Kiribati government labels NZ judges as ‘very biased’, as crisis deepens


Three New Zealand judges have been branded “very biased” by the Kiribati government, after a dramatic attempt to deport a fellow judge failed.

In July, Kiribati suspended Judge Bill Hastings, a New Zealand judge appointed as chief judge of Kiribati’s High Court, after Hastings ruled in favour of another High Court judge, David Lambourne, who the government refused to allow back into the country.

The government then attempted to forcibly deport Lambourne, as it was appealing the ruling, and claimed without evidence the judge was a risk to national security.

But Hastings’ ruling was on Friday upheld by Kiribati’s Court of Appeal, which is staffed by three retired New Zealand judges. The court also ordered the government withdraw deportation orders placed on Australian-born Lambourne.

The conflict between Kiribati’s government and its judiciary has escalated alongside broader tensions between Pacific countries and Kiribati, which has withdrawn from the Pacific Island Forum (PIF) and controversially forged closer relations with China.

Dr Tess Newton Cain, a Pacific politics expert at Griffith University in Queensland, said the Kiribati government appeared to want to remove the influence of foreign judges, despite people in Kiribati generally feeling “well-served” by the judiciary.

She said the judiciary was being “eroded and diluted”, and the Kiribati High Court was now unable to perform its job.

“What we’ve seen across the Pacific, in a number of cases exacerbated by Covid, is a general retreat from democracy, and an increase in more sort of authoritarian ways of doing things.”

Newton Cain said there was a “political aspect” to the government’s actions. Lambourne believed the government was trying to force his wife, opposition leader Tessie Lambourne, out of politics.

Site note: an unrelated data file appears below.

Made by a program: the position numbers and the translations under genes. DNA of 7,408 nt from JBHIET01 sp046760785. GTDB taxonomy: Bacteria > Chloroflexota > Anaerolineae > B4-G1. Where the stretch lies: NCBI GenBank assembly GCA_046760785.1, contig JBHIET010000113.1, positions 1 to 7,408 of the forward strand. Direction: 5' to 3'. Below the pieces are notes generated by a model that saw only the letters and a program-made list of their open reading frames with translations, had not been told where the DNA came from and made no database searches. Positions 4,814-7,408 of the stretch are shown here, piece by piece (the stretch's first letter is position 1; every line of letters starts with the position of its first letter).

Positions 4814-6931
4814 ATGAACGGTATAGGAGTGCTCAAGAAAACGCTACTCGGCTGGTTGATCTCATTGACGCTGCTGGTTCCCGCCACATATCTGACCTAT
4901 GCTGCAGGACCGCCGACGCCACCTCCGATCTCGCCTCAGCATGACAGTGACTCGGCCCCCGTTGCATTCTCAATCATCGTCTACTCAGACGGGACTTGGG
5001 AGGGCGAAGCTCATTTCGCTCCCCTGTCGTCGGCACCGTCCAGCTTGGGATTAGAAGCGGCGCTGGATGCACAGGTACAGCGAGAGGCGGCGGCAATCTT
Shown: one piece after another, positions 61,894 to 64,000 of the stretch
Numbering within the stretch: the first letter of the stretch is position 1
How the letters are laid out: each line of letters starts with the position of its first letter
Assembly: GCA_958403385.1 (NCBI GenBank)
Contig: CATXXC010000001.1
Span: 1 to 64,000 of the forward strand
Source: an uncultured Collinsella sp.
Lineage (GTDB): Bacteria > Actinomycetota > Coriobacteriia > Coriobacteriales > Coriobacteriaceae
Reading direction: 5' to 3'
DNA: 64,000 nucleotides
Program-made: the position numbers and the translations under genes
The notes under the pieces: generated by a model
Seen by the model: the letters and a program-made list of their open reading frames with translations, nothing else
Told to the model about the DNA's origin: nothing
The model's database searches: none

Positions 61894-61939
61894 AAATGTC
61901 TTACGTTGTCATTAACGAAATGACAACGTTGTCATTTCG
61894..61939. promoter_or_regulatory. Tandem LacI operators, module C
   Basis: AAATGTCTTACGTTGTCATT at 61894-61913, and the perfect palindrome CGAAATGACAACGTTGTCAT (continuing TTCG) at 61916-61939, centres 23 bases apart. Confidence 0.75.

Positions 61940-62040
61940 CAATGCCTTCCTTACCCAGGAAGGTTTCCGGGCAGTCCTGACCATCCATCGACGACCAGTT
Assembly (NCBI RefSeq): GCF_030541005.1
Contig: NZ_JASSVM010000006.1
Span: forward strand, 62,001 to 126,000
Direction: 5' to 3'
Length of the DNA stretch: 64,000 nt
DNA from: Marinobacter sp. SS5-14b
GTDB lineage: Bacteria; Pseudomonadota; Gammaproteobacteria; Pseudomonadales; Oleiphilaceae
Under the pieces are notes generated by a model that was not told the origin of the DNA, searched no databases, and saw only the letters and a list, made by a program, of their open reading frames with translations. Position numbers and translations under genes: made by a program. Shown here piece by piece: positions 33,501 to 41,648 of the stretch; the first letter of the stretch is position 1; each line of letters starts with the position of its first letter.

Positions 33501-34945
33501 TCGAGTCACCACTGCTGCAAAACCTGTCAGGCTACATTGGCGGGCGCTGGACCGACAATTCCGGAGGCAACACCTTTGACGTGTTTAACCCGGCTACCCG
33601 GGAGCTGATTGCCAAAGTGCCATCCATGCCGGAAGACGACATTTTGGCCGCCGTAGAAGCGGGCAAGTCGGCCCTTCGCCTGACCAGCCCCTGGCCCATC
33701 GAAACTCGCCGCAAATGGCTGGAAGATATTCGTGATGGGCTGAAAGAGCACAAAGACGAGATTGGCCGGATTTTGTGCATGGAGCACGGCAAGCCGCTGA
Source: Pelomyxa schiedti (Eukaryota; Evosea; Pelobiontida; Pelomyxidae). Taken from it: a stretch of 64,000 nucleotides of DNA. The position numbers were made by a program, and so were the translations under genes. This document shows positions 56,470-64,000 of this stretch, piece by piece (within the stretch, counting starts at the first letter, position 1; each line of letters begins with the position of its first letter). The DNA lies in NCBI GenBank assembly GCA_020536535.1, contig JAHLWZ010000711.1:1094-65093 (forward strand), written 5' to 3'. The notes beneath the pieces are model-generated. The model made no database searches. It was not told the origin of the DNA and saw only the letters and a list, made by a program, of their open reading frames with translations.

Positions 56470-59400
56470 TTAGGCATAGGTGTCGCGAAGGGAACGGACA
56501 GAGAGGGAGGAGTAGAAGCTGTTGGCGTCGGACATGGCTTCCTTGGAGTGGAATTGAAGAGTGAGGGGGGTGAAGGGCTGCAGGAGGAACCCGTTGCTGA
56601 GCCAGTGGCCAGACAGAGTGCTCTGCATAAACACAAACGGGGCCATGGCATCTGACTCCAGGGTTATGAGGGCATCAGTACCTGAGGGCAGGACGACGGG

“She’s been very critical of the current Kiribati government, including but not limited to their deepening relationship with China,” Newton Cain said.

“My speculation is that this would not have been instigated by Chinese officials, but neither would they be actively discouraging it.”

In their ruling, the appeal judges Peter Blanchard, Rodney Hansen, QC, and Paul Heath, said Hastings was right to determine that Lambourne’s 2018 appointment as a judge was not time-limited.

The government had in 2021 required Lambourne to sign a three-year contract in order to re-enter the country. Lambourne has been a resident of Kiribati since 1995.

The judges ruled Lambourne’s passport should be returned to him, and he should be released from bail conditions, as the two deportation notices served on him were invalid.

Before the appeal could be heard, on 11 August, Kiribati officials attempted to abandon the court case and deport Lambourne. The judge was taken to the airport and, despite an urgent court ruling ordering the deportation be stopped, officials attempted to board him on a plane.

The airline staff refused to accept Lambourne on the plane, and he was detained in a motel for a day.

At the hearing, Kiribati’s lawyer described Hastings’ ruling as a “judicial coup” intended to “reduce the power” of the government, according to the judgement.
The judges said the lawyer indicated they would be deemed “complicit” in the claimed coup, and could be similarly suspended, if they did not overturn the ruling.

“[The] attempt to characterise the behaviour of the two High Court judges as fraudulent in relation to the proceedings is quite hopeless and we reject it,” the ruling said.

Despite the court finding, both Lambourne and Hastings remain suspended, after the government earlier in the year set up tribunals to investigate them for unspecified allegations of “serious misconduct”.

The office of President Taneti Maamau, in a statement, called the ruling “very biased and one-sided” but said the independence of the judiciary would be respected.

“It is especially concerning to see how these foreign judges have intentionally misstated facts and the law when making a decision on a case that is so important to the people of Kiribati.”

A spokesman declined to answer questions when contacted on Monday.

Hastings’ lawyer, former attorney-general Chris Finlayson, QC, confirmed his client remained suspended but declined to comment further.

The New Zealand Ministry of Foreign Affairs and Trade (MFAT) has been contacted for comment.

The ruling also noted that two of the appeal judges warrants would expire on 15 August, and a fourth judge that had been appointed had not been sworn in “despite numerous requests since December 2021” .